Inkster police chief proposes Wayne Co. take over patrols - New York News

Inkster police chief proposes Wayne Co. take over patrols

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INKSTER, Mich. (WJBK) - Just how strapped for cash is Inkster's police department?

"Half our police department is working without benefits," says Inkster's police chief Hilton Napoleon.

"They see the need is to fold this agency into a larger agency on behalf of the citizens, So, it's that critical," says Wayne Co. sheriff Press Director Paula Bridges.

Wednesday, Napoleon proposed a plan to the Wayne County Commission to eliminate the department and have the Wayne County Sheriff's Office take over patrols in the city. Napoleon says with so many cuts, it's the only option left.

"It is my job to see that the officers are put in the best position that they could be put in and also the citizens receive the proper police service that they deserve," Napoleon says.

Right now, Inkster's police department has 25 officers, including Chief Napoleon. That number is about a third of the 73 officers the department had in 2011. The plan is aimed to save every job possible.

"They want to make sure that they're doing all they can to meet the need, even if it means terminating their own positions at the top levels," says Bridges.

FOX 2's Erika Erickson asks Napoleon, 'What about you?'

He replies, "Oh I'll be gone."

Napoleon, brother to Wayne County Sheriff Benny Napoleon, has been in law enforcement for 33 years, four of those in Inkster. He says the city's overall crime is down in the last year but violent crimes are continuously going up, Napoleon says because of cuts to the narcotics unit.

"We had a spike in homicides last year because of drug-related shootings," says Napoleon.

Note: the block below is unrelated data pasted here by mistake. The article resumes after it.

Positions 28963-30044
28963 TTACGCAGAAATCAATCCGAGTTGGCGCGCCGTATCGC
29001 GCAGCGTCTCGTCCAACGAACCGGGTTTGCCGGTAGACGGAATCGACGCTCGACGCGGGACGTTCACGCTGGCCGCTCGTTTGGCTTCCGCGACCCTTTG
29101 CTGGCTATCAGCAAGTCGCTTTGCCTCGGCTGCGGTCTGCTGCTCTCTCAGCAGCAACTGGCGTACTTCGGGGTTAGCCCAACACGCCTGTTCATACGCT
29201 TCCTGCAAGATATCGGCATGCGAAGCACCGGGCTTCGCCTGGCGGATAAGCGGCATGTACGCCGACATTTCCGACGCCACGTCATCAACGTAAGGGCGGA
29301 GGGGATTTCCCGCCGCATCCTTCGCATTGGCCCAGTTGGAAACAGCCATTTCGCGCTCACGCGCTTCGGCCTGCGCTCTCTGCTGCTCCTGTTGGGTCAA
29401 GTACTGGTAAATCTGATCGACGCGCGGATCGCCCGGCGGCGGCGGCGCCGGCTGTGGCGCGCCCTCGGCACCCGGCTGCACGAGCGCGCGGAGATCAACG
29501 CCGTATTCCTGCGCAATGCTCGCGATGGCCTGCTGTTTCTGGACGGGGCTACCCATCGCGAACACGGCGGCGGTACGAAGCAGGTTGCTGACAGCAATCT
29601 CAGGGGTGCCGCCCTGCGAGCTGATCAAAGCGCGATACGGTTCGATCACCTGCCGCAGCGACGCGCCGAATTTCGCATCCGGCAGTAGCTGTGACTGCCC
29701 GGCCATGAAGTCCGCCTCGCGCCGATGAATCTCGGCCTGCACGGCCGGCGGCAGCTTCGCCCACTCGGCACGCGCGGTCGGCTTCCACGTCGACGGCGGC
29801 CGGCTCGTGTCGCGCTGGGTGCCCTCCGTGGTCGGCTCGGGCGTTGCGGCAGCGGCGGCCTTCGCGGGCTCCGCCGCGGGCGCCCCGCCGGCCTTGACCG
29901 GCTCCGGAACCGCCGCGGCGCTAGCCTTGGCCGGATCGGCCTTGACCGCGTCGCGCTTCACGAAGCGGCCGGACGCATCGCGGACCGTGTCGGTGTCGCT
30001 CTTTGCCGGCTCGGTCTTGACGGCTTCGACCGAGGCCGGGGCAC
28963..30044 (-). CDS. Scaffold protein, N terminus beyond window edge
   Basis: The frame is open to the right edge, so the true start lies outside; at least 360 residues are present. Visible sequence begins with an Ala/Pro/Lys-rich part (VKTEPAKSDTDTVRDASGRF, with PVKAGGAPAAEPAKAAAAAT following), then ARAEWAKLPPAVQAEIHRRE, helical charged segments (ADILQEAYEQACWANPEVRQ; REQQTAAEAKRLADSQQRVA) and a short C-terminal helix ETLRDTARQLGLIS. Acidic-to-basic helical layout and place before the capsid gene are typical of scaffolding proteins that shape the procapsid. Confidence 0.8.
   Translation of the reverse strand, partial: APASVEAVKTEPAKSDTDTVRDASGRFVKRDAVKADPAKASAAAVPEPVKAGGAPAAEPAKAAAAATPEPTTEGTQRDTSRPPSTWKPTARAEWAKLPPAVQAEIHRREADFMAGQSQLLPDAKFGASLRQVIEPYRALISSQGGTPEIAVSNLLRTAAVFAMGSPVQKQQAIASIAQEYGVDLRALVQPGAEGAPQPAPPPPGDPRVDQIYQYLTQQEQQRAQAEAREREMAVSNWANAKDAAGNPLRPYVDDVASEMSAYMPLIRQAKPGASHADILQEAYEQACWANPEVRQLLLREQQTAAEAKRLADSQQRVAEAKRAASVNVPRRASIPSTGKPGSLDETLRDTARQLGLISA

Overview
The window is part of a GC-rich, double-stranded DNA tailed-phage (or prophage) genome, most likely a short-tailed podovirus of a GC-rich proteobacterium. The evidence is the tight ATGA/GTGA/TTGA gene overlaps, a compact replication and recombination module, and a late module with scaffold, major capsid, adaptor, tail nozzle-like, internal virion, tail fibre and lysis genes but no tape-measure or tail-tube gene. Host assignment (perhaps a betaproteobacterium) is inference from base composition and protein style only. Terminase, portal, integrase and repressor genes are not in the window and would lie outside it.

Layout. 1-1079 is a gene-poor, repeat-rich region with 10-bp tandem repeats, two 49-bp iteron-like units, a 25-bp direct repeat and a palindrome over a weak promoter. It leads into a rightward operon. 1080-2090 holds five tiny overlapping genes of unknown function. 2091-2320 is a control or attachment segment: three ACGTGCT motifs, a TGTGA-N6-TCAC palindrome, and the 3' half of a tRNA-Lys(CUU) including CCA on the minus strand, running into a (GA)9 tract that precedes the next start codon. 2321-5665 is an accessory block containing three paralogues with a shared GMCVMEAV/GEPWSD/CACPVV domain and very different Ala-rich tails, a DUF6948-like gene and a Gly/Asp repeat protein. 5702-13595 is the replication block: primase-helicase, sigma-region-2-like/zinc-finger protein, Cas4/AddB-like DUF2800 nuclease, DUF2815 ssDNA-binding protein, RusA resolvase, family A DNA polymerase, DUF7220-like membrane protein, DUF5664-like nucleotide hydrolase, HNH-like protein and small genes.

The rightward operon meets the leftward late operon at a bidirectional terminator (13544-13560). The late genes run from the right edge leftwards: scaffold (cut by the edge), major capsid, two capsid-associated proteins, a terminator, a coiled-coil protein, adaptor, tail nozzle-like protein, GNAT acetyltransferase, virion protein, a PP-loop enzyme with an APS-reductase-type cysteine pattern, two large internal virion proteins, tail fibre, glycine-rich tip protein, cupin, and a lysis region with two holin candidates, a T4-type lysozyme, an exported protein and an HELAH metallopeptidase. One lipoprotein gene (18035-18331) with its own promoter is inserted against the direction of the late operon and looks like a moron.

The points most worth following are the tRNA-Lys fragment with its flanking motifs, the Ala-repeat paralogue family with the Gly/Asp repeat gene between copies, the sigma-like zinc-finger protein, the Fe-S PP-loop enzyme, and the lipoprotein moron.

Worried it will only get worse if this isn't done, Napoleon says the plan, in its early stages, has been discussed for two years.

"Basically, they said, 'Look. We're finding ourselves so stretched thin that public safety is being affected.' And we understand that; that's not the first time we've heard that," says Bridges.

Now, as the commission reviews the plan, a feasibility study needs to be approved to ensure the move doesn't cost the county anything.

"We have to crunch the numbers because we know the county is having budget issues also," says Napoleon.

If approved, the plan is expected to save the city up to $900,000, a move Napoleon and the county says could become a trend.

"I wouldn't be surprised if we saw some other cities coming to the table shortly thereafter because there's a lot of fiscal stress out there in our different cities," says Bridges.

But say in the end, safety of those who call the city home is most important.

"At the end of the day, if you're someone who has to dial 911, does it really matter who shows up to help?" asks Bridges.




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